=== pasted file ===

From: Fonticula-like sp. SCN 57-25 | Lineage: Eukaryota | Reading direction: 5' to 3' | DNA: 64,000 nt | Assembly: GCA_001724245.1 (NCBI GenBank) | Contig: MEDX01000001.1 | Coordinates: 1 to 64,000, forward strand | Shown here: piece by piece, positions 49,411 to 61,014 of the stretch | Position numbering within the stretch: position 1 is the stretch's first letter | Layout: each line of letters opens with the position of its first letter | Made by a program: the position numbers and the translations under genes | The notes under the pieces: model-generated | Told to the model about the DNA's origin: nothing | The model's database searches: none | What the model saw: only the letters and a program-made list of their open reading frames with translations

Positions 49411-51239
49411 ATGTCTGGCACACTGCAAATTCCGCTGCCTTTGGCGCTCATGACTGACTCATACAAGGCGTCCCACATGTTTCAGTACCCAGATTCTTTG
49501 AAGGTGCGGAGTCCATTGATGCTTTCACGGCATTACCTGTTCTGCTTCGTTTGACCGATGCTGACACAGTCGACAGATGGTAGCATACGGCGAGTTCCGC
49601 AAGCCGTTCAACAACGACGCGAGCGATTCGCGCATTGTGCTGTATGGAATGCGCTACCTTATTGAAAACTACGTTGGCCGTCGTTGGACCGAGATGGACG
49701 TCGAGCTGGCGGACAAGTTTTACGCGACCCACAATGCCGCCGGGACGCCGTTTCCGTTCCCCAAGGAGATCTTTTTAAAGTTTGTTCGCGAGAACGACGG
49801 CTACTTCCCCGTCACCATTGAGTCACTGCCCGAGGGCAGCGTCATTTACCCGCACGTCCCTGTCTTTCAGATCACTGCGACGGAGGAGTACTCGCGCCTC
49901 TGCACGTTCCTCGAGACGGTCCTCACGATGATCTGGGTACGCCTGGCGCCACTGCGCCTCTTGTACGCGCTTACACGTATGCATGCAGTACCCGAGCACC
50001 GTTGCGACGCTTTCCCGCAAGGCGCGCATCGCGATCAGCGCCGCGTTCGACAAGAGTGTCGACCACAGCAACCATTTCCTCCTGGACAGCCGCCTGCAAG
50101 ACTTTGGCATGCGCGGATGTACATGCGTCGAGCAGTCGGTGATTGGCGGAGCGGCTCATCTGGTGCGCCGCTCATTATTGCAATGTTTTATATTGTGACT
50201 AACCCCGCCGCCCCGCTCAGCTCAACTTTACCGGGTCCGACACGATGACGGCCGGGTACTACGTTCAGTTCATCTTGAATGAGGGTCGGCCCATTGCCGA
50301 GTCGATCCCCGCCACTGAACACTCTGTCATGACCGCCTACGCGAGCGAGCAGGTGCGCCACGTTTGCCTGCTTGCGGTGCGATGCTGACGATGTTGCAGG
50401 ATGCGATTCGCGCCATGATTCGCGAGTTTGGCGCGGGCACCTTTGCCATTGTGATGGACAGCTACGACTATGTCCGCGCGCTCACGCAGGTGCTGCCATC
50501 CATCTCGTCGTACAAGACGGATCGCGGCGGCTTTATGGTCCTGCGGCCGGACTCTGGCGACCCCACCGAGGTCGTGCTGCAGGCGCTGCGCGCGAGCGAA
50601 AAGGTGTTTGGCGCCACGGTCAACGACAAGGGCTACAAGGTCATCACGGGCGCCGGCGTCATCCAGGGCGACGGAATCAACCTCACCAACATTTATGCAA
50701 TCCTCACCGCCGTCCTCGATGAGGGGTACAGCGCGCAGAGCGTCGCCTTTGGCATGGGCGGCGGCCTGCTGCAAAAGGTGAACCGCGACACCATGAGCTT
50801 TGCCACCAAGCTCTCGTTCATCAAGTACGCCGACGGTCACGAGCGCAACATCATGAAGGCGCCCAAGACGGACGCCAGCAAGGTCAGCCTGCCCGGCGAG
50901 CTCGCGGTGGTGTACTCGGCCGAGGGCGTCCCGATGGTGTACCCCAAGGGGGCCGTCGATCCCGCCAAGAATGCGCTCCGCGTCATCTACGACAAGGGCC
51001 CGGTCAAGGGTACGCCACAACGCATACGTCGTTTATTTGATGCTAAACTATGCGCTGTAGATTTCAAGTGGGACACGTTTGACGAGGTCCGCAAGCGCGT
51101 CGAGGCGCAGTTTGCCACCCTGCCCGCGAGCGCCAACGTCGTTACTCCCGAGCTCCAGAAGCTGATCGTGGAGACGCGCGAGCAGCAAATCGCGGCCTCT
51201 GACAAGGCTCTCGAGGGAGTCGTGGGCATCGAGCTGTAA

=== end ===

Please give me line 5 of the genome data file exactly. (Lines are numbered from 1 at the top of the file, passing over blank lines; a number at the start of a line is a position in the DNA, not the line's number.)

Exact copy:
49601 AAGCCGTTCAACAACGACGCGAGCGATTCGCGCATTGTGCTGTATGGAATGCGCTACCTTATTGAAAACTACGTTGGCCGTCGTTGGACCGAGATGGACG